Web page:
Some of the most talented young baseball players in the Statesboro area got their chance to make a good impression on some very important sets of eyes as the Kansas City Royals of Major League Baseball held an open tryout Monday morning at Mill Creek Regional Park.
Over a dozen high school students, college athletes, and even a few eager twenty-somethings took to the field to showcase their hitting, catching and throwing abilities in front of Royals area supervisor Sean Gibbs.
“We try to have at least one tryout like this in every state,” said Gibbs. “There’s so much talent out there that it can be a little overwhelming trying to get your eyes on everyone. By doing this, we can establish contact with a lot of guys at once and start to build a relationship.”
While the mood around Mill Creek was relaxed and much of the workout seemed informal, Gibbs was hard at work on his clipboard, charting every swing and throw from each participant for future reference.
“Finding players is a long and drawn out process,” said Gibbs. “This isn’t the sort of thing where you can show up and walk away with a contract. It is very important though. The more times these guys can be seen, the better clubs can evaluate their talent and potential.”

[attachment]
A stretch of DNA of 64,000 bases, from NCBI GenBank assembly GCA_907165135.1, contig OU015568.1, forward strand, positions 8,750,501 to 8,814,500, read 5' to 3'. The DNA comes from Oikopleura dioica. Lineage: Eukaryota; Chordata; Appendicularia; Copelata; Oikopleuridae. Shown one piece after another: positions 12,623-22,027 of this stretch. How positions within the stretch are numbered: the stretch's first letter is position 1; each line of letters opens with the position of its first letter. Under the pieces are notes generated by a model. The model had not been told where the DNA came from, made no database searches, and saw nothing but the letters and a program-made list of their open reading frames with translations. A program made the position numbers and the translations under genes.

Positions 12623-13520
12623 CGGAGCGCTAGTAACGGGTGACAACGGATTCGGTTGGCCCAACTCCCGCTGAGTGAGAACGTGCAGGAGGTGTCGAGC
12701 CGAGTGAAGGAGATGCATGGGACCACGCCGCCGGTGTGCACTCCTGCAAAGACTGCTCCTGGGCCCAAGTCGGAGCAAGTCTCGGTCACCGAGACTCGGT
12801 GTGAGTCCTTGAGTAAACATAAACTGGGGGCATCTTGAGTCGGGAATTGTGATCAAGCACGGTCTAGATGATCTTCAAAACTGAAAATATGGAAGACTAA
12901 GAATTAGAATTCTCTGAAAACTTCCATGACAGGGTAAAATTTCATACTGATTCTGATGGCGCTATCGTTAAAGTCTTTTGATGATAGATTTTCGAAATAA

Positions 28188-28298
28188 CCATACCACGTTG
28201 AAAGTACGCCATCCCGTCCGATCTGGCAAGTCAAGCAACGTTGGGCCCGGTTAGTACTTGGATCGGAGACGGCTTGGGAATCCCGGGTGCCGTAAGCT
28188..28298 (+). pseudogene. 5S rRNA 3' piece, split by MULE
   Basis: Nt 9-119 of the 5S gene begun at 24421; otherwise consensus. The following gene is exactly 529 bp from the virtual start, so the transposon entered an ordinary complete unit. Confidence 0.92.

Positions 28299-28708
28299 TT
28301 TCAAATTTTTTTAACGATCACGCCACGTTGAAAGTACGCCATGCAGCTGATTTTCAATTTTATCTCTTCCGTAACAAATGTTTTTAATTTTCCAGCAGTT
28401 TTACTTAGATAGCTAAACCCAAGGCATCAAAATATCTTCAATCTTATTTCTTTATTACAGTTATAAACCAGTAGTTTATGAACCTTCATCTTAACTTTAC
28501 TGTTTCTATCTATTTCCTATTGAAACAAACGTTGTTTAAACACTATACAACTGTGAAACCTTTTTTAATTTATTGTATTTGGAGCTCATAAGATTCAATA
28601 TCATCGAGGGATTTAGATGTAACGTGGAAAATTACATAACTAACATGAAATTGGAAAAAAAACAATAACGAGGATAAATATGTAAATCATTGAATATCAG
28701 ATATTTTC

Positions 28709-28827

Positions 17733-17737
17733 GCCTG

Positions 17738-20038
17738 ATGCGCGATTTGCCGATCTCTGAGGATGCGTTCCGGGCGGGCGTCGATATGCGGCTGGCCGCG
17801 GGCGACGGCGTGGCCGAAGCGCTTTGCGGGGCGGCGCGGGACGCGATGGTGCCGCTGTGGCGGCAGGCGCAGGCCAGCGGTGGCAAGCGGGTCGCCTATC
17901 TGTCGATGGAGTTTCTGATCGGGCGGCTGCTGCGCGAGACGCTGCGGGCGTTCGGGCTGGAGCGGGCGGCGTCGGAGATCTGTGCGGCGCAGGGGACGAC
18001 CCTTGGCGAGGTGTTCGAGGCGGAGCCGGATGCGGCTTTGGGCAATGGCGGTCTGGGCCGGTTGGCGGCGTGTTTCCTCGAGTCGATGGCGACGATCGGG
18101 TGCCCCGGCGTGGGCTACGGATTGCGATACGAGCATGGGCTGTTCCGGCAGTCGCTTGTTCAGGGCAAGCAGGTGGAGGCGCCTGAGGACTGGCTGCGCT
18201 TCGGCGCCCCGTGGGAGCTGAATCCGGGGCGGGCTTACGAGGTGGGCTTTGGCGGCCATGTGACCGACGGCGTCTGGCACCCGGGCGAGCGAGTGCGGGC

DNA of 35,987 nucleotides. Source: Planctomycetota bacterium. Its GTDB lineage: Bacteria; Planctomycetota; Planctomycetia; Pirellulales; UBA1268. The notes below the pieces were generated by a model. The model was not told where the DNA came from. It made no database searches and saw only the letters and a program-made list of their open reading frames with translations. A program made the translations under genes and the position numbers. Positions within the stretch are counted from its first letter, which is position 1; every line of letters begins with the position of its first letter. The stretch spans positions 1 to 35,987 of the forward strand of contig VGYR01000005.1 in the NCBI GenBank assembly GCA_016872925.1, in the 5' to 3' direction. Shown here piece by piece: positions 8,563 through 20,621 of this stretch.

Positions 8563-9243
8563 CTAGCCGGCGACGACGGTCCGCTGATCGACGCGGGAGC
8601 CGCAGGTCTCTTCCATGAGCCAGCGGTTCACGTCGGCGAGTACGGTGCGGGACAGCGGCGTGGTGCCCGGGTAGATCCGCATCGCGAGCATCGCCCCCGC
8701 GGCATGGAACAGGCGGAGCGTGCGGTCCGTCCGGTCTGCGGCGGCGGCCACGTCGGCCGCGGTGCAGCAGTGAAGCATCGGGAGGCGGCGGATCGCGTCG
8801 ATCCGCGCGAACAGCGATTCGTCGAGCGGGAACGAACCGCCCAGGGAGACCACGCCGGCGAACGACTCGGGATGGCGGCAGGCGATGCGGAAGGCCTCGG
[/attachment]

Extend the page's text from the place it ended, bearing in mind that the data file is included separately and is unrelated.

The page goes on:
In speaking of the scouting process, Gibbs hinted that the younger a players starts showing up to open tryouts, the better. Even high school freshmen that are years away from hearing their name called at the MLB draft or signing a scholarship to a college can only increase their chances at future success by putting themselves on the radar of any team that is looking for talent.
As for some of Monday’s older participants, it was clear that while high school had already passed them by, the dream of catching a pro team’s eye was far from gone.
“I just got a call from a buddy of mine last night talking about a tryout,” said former Statesboro High star and current East Georgia player Luke Connell. “I wasn’t sure what exactly to expect, but I had to come out and give it a shot.”
Also in attendance was Tucker Stone, 20, a right handed pitcher from Southern Polytechnic University in Marietta.
Stone has performed well in his first two years of college ball and was eager to show off his talent to Gibbs.
“It can be a little bit nerve-racking,” said Stone of pitching in front of a scout. “Luckily, I’ve been to a few of these and I’m used to it. The main thing is to keep going. If you want to get noticed, you have to take every opportunity to have someone see you play.”
As for Gibbs and the Royals organization, Monday was just another hot summer workout, but one that could hold a part of the team’s future.
“You never know what you’ll see at these tryouts,” said Gibbs. “Maybe we’ll meet someone out there who, a few years down the road, will prove that they’ve got what it takes to play professional ball.”
Mike Anthony can be reached at (912) 489-9404.